v.  Suggested there were four scenarios regarding the sustainable development of GB1 and its compliance with Local Plan Policy 80:

1.  the northern access route was still deliverable, if CEG makes ‘best’ efforts. If this is the case, Condition 35 should not be discharged today;

2.  the northern access could have been delivered if Condition 35 had been more tightly worded;

3.  the northern access could have been delivered if the Local Plan policy re GB1 had been more tightly worded, for example ‘required’ not ‘investigated’;

4.  the northern access could never have been delivered because there is no planning means by which this requirement could be enforced on the developer.

vi.  Today’s application required the Committee to decide on the first of these points and in all likelihood Condition 35 would be discharged this afternoon, for the reasons laid out in Officer Truett’s report.

vii.  If this was the outcome, then it is also imperative that officers and members identify which of scenarios 2, 3 and 4 had caused them to arrive at this situation, and undertake to learn from that. Needed to acknowledge that, in this instance, the planning system has not worked to serve the interests of current residents of Queen Edith’s, or the future residents of GB1. GB1, without the northern access, was not compliant with Policy 80 of the Local Plan and did not believe it can honestly be described as sustainable.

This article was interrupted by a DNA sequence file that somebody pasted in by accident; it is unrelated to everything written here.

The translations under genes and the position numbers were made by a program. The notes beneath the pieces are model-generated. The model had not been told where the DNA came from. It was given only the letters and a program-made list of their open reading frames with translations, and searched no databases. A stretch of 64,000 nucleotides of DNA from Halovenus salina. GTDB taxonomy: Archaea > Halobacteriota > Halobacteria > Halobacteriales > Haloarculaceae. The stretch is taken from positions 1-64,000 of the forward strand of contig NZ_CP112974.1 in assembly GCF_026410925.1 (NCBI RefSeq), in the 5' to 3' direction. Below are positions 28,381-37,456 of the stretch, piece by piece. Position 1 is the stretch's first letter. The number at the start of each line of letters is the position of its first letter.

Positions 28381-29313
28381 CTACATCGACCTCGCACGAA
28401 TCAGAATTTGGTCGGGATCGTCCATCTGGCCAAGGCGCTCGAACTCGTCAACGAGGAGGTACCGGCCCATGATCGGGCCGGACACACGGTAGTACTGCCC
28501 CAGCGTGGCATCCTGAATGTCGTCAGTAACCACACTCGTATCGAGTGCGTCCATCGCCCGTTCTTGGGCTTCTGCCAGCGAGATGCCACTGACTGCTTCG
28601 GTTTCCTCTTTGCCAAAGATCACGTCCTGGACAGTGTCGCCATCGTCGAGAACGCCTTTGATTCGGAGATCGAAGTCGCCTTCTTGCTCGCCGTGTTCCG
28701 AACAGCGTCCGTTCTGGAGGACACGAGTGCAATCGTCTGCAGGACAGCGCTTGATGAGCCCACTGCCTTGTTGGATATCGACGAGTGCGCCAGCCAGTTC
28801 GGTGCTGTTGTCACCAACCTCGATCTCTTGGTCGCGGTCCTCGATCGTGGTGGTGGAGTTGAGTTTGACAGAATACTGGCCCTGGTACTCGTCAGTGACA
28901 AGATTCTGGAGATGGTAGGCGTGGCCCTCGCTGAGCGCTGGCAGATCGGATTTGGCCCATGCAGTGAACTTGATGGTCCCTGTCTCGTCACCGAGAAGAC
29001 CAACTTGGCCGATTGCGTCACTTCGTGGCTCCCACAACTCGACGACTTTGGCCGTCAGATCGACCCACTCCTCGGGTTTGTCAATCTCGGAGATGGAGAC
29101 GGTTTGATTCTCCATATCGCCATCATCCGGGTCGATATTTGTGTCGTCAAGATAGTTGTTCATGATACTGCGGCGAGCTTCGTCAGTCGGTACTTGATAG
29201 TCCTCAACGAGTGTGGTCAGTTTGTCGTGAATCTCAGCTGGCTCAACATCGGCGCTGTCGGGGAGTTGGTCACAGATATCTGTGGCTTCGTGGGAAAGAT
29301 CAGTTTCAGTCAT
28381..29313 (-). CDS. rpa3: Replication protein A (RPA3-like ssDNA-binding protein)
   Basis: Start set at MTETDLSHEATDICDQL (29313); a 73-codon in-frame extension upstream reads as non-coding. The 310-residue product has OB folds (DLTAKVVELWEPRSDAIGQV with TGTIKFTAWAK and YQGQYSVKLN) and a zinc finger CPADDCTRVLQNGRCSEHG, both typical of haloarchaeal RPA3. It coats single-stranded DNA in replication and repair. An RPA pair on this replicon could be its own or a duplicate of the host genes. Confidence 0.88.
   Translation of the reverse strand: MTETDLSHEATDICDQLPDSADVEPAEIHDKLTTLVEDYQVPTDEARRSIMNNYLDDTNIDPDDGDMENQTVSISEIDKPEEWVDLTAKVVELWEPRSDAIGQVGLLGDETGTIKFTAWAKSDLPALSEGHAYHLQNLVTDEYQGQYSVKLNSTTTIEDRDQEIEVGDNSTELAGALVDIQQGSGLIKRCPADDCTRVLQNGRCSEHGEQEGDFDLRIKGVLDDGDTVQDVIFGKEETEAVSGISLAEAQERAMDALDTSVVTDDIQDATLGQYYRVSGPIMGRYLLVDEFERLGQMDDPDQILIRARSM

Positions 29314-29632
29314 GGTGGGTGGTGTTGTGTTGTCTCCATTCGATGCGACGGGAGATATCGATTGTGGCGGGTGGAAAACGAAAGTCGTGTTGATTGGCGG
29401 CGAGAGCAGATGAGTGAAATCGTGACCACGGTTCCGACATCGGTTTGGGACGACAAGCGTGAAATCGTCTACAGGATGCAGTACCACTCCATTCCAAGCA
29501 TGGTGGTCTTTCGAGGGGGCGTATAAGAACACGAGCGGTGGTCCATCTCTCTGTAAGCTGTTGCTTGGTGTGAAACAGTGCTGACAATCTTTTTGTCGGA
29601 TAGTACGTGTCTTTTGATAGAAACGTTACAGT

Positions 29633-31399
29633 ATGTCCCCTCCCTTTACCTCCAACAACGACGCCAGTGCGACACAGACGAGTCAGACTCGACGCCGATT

Councillor Gawthrope Wood proposed and Councillor Thornburrow seconded a proposal to defer the application to (a) allow residents along the northern boundary of the site to be contacted about freeing up land for access; and (b) contacting the County Council to ask if surrounding land can be opened up allowing for site access thus enabling the possibility of a public path creation order being available for pursuit.

 

This proposal was carried unanimously.

 

The Committee:

 

The application was deferred.


22/56/Plan

22/00621/FUL - 49 College Fields pdf icon PDF 208 KB

Minutes:

The Committee received an application for change of use from a small HMO (Use Class C4) to a 9 bed Large House in Multiple Occupation (use class sui generis) (re-submission of 21/04425/FUL).

 

The Committee received a representation in objection to the application from a resident of College Fields:

  i.  Expressed concern about the overdevelopment of College Fields with high density housing, and the related noise issues.

  ii.  College Fields was designed as an area made up of spacious apartments and family homes with the associated facilities, it was never meant to accommodate high density housing in the form of HMOs. There had been for some time now a creeping overdevelopment of the area with at least three HMOs (numbers 1, 8 and 49) and (suspected) more that were unregistered.